On Wednesday, anyone who watched Rep. Nydia Velasquez’s performance at a House Financial Services Committee hearing got a revealing peek into the mind of a liberal. Velasquez (D-NY) was questioning Citigroup CEO Michael Corbat about his paycheck, insisting that it was not fair that he should make so much more money than the average employee of the bank.
“The Citigroup board awarded you more than $24 million in compensation for 2018. According to the bank’s 2019 proxy statement, the compensation for employees at Citi was $49,766,” she said. “As a result, Citigroup has the dubious distinction of having the largest discrepancy between CEO compensation and median employee salary of any of the institutions present here today – a remarkable 486 to 1 ratio. Does this ratio seem fair to you?”
Before we get into Corbat’s response, let’s just stop and parse this philosophy. What Velasquez is saying, essentially, is that there is something wrong with a company’s CEO making so much more than the rest of the lower-level employees. We doubt that she would be able to quickly answer what ratio would be fair, but all right, fine. That’s beside the point.
The real point is Corbat’s journey to the top. We don’t know everything about the specifics of his story, but we can assume that he was not born the CEO of Citigroup, right? He may have been born with some money. He may have had the grades, connections, and money to go to Harvard. That’s fine, no one’s denying the fact that some people have a leg up in life. There’s no changing that fact, so why whine about it?
It doesn’t change the truth, which is that Corbat labored at Citigroup for 29 years before finding himself at the top of the company. Something tells us that he wasn’t making 486 times what everyone else was making during that journey. So what happened?
Well, put simply, he made himself more valuable. He climbed the ladder. He took advantage of the unique opportunity that is the American dream.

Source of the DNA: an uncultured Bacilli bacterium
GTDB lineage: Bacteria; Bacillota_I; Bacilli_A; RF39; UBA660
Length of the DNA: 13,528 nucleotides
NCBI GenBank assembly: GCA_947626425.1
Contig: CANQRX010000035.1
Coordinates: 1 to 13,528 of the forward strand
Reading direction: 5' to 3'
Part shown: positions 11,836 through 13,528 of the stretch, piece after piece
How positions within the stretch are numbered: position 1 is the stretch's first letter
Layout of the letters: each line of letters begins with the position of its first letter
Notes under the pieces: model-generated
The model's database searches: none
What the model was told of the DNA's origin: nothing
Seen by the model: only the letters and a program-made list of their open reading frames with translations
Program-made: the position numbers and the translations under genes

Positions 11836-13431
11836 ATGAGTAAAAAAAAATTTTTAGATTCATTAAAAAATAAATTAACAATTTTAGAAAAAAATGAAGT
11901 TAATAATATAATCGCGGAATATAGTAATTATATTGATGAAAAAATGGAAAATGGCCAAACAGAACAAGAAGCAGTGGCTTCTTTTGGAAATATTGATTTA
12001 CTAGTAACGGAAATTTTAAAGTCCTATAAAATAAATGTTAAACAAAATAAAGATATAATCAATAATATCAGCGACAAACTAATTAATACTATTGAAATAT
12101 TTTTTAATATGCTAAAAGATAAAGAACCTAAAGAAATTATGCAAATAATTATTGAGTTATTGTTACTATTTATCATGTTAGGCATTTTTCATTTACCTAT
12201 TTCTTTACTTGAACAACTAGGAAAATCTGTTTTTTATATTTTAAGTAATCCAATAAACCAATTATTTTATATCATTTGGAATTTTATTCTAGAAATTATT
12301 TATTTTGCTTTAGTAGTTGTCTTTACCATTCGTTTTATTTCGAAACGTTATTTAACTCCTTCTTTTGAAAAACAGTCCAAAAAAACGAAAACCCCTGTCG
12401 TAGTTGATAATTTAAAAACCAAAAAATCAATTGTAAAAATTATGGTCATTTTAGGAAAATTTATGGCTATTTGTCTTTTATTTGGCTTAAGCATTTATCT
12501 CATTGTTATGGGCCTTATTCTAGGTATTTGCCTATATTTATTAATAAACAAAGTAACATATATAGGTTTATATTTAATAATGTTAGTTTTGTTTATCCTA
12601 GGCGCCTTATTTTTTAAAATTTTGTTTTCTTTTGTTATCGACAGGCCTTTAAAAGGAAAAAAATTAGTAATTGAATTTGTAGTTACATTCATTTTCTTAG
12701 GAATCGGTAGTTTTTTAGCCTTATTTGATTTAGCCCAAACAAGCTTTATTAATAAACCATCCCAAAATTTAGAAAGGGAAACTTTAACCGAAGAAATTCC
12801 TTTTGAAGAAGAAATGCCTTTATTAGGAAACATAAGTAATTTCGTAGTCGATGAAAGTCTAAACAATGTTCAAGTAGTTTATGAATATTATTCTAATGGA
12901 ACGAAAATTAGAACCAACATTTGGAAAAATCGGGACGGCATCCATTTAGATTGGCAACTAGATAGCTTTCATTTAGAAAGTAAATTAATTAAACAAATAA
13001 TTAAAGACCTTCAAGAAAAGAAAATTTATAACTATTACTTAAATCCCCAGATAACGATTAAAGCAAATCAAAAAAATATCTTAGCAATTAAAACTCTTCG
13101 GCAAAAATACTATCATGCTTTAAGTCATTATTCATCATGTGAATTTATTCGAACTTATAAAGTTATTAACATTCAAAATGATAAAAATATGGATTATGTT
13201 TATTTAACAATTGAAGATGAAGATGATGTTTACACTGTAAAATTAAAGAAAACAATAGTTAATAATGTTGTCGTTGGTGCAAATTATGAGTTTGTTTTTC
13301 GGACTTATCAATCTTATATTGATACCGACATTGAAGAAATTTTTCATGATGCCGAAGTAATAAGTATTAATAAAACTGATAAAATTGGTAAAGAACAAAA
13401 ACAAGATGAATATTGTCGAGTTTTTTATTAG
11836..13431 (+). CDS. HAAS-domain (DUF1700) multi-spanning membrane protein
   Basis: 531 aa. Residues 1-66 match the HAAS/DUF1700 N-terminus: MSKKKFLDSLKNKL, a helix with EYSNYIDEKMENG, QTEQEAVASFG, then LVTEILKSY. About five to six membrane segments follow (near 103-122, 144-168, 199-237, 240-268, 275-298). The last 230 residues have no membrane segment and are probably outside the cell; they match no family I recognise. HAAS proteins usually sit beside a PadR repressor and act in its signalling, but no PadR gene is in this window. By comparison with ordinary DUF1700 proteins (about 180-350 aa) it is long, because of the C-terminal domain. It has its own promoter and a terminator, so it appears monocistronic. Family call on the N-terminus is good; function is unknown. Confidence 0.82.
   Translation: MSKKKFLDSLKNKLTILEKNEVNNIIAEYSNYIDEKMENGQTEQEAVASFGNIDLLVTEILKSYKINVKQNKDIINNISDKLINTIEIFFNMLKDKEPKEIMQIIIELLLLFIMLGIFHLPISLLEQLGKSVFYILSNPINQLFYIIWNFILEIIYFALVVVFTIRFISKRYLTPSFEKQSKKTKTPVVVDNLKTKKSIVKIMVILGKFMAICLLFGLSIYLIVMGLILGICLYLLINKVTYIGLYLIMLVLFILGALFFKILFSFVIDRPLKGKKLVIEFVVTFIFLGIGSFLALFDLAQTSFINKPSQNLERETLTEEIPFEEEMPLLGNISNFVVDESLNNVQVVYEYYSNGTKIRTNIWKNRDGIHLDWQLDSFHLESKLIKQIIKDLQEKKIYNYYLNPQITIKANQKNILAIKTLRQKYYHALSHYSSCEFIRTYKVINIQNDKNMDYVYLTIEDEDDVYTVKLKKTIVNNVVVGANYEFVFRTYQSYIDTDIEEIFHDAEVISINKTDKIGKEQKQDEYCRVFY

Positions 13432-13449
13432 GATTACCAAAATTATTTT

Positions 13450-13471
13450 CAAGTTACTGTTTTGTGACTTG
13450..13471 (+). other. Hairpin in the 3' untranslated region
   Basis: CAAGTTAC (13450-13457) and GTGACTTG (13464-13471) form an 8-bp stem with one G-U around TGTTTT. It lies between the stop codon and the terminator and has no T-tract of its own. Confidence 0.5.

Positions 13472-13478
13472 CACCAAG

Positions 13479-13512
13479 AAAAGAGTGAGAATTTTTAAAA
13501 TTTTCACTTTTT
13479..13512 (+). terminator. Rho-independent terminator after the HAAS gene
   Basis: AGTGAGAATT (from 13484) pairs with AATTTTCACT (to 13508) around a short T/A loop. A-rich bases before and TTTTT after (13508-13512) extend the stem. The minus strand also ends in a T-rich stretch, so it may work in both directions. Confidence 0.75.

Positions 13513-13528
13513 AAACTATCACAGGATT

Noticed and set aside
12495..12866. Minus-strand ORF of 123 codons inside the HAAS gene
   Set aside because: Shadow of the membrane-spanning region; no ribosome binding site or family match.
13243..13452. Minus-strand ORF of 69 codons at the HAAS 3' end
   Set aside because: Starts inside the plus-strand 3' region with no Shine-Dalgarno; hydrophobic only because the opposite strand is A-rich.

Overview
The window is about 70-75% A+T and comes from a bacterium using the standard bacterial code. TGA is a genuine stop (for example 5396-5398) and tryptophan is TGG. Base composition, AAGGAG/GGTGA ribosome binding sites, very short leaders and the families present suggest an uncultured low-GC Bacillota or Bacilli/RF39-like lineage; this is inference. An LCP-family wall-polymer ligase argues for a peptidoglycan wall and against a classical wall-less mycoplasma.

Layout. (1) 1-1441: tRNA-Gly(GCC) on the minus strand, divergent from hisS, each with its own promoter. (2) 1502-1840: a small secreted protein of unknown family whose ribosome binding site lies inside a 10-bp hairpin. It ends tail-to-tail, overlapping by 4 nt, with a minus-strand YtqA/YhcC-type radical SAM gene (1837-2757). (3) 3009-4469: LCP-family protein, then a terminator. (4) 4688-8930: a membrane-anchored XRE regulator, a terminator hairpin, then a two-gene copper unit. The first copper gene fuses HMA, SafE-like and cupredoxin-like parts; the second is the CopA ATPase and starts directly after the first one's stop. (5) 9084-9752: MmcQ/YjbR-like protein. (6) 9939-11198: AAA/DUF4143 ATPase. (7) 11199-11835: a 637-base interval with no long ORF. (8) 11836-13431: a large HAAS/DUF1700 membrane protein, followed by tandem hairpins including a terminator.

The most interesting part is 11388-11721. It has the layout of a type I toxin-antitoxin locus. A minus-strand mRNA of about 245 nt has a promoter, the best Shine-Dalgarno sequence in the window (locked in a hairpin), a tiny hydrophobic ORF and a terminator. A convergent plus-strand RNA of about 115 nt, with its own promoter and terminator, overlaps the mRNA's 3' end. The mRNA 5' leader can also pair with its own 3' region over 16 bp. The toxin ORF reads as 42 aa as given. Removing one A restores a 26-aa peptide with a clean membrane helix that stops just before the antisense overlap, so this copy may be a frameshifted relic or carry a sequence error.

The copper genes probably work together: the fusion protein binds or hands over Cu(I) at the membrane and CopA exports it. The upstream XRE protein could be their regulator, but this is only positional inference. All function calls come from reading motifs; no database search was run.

The American dream starts with a personal dream. Corbat didn’t become CEO of Citigroup out of luck or because his life-ship somehow drifted into one of the most profitable positions in the country. He got there because it was his goal to get there. He could have used that same energy, we can surmise, to accomplish anything else he set his mind to. Or he could have wasted it complaining about how much his boss was making while he was toiling in the trenches.
“Let me ask you this question,” Velasquez continued. “If you were an employee, and you saw your boss making $486 dollars for every dollar you make, how would you feel about that situation?”
“I would be hopeful that there’s opportunity to continue to advance within the firm,” he replied.
“Well, just unbelievable,” she said, “and this is why people who live in a bubble or ivory towers cannot understand why there is so much anger out there, especially among students and millennials who graduate with student debt in one hand and a diploma in the other.”
What she fails to point out is that Corbat WAS “an employee.” And instead of feeling aggrieved about the unfairness of the situation and whining about his plight in life, he climbed the ladder. That’s what the American dream is – a ladder. And if you are inclined, you can just keep climbing it until you are in that “ivory tower” that Velasquez is complaining about.
Or, you can waste your life wishing that things were different.